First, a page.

My Turn: We need compassionate obstetrical care

For the Monitor
Published: 1/18/2022 7:01:14 AM
Modified: 1/18/2022 7:00:09 AM

As physicians, we are committed to giving care that is best for our patients. Obstetricians and their patients experience difficult circumstances complicating pregnancies, which call for deep discernment and often heart-wrenching decisions. It has been reassuring to live and practice in New Hampshire where women have had the freedom to make personal, private medical decisions without government interference.

Unfortunately, effective Jan. 1, 2022, New Hampshire became one of five states to ban abortion at 24 weeks. Our state budget bill was passed having an attached amendment making abortions unlawful at the gestational age of 24 weeks giving only one exception: a complication threatening the life of the pregnant woman.

Gov. Sununu has defended this new ban on abortions by saying Massachusetts has the same law. Regrettably, his words are not true. New Hampshire’s law, in contrast to Massachusetts’, does not allow a termination of pregnancy where there is an intrauterine death or a lethal fetal diagnosis.

Also, Massachusetts has eliminated all criminal penalties related to abortion. In New Hampshire, under our new statute, caregivers are threatened with incarceration for up to 7 years. This restriction on the practice of obstetrics and the criminalization of physicians will surely jeopardize the recruitment of obstetricians to New Hampshire. We are already without obstetricians in many parts of our state.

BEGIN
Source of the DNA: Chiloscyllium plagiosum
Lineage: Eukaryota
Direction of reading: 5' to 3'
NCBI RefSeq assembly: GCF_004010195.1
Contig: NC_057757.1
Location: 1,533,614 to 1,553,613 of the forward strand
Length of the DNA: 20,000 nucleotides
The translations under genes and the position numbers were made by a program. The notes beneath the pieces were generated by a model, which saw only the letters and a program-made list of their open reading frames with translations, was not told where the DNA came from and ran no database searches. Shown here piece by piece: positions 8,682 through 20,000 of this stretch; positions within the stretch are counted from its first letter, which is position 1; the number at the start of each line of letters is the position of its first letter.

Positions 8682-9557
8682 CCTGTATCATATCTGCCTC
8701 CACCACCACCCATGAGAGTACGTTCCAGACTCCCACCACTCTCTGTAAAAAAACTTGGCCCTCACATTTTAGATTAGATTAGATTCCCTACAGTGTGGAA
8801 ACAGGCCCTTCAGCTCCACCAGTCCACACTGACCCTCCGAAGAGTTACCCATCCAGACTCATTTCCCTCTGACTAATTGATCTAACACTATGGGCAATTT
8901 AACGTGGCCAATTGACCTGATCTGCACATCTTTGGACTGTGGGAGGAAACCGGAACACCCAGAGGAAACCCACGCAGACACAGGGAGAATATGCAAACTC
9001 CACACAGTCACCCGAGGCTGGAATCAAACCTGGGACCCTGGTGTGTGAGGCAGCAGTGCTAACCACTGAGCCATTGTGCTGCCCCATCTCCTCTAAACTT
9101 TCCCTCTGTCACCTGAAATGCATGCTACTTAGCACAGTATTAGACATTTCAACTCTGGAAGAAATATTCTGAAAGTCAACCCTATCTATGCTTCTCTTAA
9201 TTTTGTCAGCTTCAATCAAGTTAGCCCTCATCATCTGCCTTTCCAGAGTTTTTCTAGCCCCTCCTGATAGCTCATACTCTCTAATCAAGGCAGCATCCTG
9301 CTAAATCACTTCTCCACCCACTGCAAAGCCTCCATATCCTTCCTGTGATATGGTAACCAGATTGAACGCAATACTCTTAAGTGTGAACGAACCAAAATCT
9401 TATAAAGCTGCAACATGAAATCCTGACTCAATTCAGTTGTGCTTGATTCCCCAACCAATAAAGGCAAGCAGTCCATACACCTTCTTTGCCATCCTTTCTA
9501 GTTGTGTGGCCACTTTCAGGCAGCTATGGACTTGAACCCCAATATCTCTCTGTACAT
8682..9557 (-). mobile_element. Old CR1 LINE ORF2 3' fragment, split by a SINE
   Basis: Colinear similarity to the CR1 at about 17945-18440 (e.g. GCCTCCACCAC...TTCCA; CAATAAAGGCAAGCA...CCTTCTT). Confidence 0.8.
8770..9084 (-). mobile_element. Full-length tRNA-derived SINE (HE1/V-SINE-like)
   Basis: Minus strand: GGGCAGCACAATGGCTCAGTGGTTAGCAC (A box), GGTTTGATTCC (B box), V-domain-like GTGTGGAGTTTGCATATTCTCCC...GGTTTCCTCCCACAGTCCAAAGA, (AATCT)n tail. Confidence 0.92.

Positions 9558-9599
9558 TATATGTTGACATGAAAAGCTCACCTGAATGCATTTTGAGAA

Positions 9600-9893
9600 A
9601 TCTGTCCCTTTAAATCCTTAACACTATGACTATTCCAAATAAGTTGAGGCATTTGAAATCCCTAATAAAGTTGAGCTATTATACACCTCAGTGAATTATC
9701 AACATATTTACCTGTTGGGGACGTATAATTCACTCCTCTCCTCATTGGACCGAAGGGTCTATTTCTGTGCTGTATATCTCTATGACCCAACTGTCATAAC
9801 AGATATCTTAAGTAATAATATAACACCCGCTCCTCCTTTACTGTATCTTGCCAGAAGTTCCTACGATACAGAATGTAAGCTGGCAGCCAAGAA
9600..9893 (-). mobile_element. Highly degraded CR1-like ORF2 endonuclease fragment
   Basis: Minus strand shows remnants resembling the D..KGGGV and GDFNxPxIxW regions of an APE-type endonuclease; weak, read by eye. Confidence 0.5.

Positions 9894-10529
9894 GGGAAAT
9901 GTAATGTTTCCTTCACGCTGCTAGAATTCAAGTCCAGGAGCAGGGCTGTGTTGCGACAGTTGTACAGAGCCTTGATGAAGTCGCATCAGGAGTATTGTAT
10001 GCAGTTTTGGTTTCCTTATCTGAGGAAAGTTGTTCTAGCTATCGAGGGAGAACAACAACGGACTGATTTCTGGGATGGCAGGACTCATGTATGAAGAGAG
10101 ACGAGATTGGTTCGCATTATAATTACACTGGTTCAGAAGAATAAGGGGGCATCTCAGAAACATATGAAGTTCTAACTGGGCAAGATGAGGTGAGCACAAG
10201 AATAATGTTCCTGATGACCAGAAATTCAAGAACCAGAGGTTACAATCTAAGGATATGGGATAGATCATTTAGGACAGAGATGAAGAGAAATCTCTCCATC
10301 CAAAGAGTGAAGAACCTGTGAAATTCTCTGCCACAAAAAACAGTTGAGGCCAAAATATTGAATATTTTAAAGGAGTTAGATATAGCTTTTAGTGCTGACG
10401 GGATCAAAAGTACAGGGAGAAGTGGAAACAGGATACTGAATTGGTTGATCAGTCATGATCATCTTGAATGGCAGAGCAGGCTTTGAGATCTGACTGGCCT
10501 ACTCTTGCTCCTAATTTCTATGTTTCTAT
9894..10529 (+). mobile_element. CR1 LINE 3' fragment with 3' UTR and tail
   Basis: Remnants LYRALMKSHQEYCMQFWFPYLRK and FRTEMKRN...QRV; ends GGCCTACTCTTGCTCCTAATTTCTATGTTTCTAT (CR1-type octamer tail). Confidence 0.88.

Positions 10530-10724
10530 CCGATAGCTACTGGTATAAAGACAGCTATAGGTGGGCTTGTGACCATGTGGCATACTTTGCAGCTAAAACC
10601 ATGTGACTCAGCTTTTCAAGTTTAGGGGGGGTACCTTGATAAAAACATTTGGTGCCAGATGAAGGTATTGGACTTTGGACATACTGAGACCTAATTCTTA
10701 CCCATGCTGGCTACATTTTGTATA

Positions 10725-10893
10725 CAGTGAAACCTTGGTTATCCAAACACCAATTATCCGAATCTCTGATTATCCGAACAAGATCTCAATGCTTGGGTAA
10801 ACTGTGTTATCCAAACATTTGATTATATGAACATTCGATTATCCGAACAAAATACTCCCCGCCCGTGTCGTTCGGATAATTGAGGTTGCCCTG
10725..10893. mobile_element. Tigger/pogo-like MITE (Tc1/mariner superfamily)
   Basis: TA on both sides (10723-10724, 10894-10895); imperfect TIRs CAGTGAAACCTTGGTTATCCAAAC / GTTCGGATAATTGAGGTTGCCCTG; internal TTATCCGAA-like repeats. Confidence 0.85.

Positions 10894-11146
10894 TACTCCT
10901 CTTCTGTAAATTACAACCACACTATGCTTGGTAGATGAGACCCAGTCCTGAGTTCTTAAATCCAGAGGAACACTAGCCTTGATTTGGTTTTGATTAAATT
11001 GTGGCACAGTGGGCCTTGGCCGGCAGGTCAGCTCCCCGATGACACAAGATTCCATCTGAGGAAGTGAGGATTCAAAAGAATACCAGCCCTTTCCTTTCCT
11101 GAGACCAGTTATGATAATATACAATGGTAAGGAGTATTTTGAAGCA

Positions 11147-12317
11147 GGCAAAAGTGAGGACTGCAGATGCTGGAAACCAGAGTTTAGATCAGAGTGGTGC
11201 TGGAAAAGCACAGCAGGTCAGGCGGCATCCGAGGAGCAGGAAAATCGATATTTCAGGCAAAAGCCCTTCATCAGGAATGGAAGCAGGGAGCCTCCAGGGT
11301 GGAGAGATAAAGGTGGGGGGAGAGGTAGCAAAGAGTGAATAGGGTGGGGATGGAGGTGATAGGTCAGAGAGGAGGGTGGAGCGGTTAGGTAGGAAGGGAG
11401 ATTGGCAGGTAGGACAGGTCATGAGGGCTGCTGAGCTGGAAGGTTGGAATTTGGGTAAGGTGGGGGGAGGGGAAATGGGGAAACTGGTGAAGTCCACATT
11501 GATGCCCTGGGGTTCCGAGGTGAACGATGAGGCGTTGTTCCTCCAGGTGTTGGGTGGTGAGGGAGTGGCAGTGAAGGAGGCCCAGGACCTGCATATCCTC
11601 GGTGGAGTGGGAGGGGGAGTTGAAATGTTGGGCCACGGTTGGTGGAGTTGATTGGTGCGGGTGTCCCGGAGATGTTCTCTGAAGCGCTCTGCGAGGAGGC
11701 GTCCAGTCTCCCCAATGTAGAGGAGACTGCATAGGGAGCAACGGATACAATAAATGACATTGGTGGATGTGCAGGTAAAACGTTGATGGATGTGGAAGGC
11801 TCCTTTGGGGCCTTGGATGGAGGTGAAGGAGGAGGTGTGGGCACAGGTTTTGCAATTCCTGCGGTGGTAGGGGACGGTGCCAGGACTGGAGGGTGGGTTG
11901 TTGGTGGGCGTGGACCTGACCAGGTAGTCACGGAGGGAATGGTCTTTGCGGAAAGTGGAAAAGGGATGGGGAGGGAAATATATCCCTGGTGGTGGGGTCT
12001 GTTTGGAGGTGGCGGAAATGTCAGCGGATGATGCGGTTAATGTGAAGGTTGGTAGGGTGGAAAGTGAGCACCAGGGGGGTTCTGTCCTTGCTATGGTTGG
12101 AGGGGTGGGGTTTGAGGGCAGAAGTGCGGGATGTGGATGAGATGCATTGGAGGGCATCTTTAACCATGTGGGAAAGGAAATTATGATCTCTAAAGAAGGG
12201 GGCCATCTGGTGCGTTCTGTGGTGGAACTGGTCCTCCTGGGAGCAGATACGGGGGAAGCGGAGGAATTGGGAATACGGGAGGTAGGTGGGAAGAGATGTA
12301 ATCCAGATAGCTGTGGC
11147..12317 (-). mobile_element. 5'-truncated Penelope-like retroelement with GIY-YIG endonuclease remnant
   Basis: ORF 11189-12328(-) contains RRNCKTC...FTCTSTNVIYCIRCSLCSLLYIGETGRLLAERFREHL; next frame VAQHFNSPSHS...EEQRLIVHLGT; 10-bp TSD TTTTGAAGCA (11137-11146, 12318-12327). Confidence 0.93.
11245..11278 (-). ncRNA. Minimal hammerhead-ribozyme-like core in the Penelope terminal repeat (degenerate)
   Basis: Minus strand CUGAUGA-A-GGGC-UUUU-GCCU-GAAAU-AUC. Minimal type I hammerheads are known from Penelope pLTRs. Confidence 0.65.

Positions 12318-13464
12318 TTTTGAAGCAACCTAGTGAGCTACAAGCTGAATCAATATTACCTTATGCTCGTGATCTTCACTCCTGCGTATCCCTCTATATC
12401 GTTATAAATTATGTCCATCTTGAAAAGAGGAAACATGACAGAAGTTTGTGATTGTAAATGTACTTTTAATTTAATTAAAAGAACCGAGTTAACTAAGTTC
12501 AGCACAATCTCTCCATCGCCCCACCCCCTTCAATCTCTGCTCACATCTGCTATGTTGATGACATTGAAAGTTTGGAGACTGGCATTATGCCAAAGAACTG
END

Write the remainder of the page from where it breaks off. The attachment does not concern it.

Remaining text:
In particular, this law will deter maternal-fetal medicine specialists (those who care for our high-risk obstetrical patients) from practicing here. For years, New Hampshire has had the second-lowest perinatal mortality rate in the country, in large part because of our specialists. Our new law stands to change that.

Finally, the amendment to our state budget includes a government mandate requiring that any woman seeking an abortion first must have an ultrasound. Massachusetts does not require this expensive and invasive procedure. In most cases, it is medically unnecessary.

Until now, a barrage of abortion bills has failed in New Hampshire because the majority of our lawmakers realize they know nothing of a woman’s life circumstances and should have no voice in her care, especially when it comes to pregnancy.

Our governor and legislators should know that this abortion ban is tragically absurd when it subjects women to carrying a dead baby or a fetus with a lethal diagnosis until they labor spontaneously.

Let’s not substitute politics for knowledge-based and compassionate obstetrical care.

(Oge Young is a retired OB-GYN and past president of New Hampshire Medical Society.)




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